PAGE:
As for the manufacturing side of things, this entire area must be able to be moulded as well as ensuring the piece can be safely removed from the tool. Small bolts and detailing can be notoriously difficult for manufacturing and allowances will be required. There is no point in having the most intricate detailing if the part cannot be removed from the mould.
The rear of the cab did not pose such problems, however there were many variations which needed to be accounted for. The designer had to ensure each and every version was correctly produced in CAD and, as fans of the Large Prairie will know, this did mean plenty of different designs all with their slight differences and detailing combinations.
However, once those challenges had been solved, the project allowed for some phenomenal detailing and additions. You will notice that framed bogies have been included, which is a first in a Hornby designed locomotive. The designer was particularly pleased with how much detailing could be included in the cab, with intricate touches like the heater in the roof as well as the levers which, just like the real thing, can be clearly seen when viewed from the side.
The blending of the different heights on the top of the engine was also another small triumph of the design. The wheels and the detailing around them also had to be carefully adjusted to ensure no problems or clashes were present.
With all those areas covered it just leaves us to show you the first Decoration Samples which we recently received. Unfortunately, the BR iterations have not arrived just yet but we will look to include them in future blogs as soon as possible.
All the upcoming Large Prairie models can be found here on the website with deliveries currently expected during August and September.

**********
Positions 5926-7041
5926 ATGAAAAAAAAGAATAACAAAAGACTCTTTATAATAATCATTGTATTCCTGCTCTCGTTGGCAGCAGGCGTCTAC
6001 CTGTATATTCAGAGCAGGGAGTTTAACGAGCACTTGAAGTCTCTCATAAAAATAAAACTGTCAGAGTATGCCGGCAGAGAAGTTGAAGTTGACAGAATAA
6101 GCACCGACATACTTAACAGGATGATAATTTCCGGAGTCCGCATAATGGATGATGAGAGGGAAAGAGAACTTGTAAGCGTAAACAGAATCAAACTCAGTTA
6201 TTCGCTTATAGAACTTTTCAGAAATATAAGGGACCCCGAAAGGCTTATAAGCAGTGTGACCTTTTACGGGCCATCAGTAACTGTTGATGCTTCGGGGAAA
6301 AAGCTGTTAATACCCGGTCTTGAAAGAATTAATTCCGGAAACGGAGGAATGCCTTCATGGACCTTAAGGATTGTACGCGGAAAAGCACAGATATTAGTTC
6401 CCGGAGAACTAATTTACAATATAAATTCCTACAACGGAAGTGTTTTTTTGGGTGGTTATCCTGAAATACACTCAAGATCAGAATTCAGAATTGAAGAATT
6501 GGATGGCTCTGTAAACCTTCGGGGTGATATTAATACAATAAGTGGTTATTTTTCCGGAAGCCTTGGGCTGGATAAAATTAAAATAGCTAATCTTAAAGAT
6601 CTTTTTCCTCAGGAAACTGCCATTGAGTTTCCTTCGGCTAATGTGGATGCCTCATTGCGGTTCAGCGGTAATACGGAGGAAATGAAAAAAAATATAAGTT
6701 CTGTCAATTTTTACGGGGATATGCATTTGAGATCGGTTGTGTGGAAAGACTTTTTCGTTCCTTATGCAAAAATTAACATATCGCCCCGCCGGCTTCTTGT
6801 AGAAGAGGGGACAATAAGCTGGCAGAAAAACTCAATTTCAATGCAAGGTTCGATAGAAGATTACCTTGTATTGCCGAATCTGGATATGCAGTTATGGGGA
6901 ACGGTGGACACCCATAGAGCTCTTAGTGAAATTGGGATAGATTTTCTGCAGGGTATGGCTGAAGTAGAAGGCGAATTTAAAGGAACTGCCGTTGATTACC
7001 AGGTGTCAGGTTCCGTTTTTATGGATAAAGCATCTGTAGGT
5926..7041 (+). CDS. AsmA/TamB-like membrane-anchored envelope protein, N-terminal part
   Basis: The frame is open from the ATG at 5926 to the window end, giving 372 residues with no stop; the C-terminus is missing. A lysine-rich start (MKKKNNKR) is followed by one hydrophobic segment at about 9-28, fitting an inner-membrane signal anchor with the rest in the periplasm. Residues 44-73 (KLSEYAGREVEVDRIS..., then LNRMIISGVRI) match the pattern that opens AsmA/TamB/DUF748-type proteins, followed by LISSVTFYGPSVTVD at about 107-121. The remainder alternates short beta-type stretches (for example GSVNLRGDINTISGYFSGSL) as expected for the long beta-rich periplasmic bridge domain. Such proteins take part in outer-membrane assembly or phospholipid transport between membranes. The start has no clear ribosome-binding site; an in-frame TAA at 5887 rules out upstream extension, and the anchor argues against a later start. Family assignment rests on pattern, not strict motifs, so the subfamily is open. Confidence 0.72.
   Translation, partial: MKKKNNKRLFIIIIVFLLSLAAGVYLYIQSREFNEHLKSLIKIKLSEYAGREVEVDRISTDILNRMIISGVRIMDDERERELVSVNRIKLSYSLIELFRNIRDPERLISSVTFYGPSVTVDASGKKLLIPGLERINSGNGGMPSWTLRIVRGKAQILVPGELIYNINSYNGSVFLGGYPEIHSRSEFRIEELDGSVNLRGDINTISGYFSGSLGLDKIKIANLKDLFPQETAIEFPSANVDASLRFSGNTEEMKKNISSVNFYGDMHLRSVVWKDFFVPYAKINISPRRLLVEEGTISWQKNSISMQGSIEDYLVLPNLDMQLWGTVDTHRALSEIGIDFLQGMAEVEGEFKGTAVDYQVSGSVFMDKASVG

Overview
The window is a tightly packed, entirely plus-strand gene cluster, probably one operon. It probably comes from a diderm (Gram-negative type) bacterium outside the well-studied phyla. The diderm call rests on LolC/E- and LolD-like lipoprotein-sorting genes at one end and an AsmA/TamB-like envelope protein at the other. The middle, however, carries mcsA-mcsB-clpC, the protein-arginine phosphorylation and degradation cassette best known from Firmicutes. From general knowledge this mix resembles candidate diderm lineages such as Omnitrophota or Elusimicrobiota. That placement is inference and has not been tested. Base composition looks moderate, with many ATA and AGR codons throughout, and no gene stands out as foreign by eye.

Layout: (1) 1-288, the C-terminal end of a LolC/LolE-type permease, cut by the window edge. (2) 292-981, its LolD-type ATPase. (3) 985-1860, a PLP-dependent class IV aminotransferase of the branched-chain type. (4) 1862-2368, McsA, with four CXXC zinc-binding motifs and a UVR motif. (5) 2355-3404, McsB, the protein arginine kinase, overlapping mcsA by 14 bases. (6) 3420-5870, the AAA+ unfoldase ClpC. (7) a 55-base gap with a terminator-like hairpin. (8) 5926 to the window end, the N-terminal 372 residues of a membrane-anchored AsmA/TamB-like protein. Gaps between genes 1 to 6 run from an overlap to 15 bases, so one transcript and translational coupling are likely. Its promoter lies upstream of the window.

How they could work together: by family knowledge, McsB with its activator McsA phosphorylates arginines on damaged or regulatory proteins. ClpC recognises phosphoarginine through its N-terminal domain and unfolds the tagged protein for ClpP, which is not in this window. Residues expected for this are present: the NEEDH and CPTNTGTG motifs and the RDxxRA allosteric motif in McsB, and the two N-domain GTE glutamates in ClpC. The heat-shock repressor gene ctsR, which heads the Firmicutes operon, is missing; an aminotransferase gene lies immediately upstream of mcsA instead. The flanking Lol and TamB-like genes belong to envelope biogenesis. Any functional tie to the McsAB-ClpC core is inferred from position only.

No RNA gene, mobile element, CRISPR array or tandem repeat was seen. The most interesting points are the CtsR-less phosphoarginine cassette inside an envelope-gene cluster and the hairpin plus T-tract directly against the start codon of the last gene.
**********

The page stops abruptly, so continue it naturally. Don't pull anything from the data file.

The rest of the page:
British Rail Mk.2F Coaches
Once again we would like to direct your attention to January’s edition of The Engine Shed in respect of the history behind the Mk.2F coaches, or indeed the individual product pages here on the Hornby website.
As for the development of these models, work began in April 2018 and finalised in May. The reason for the shorter design time was due to the fact that work had been carried out by the team several years previous. In 2013 the Mk.2E coaches were produced and consequently gave the team a huge amount of groundwork ahead of the new Mk.2F project.
With a research trip in 2012, previous work was used in conjunction with a whole plethora of additional photographs and drawings.
The bulk of the design work for the 2019 project included numerous body modifications as well as a number of alterations to the chassis. These changes were a new die-cast metal grille for the air conditioning unit together with various pieces of equipment that needed to be added, such as battery boxes and the like.
As for the body, detailing on the roof was re-designed with several windows requiring attention.
Similar to the Peckett W4 and B2 we discussed last month, projects that make use of previous work significantly reduce the amount of design time required. However, from the CAD design stage there is still plenty to do including the product artwork which include a significant numbers of checks involved with each sample received.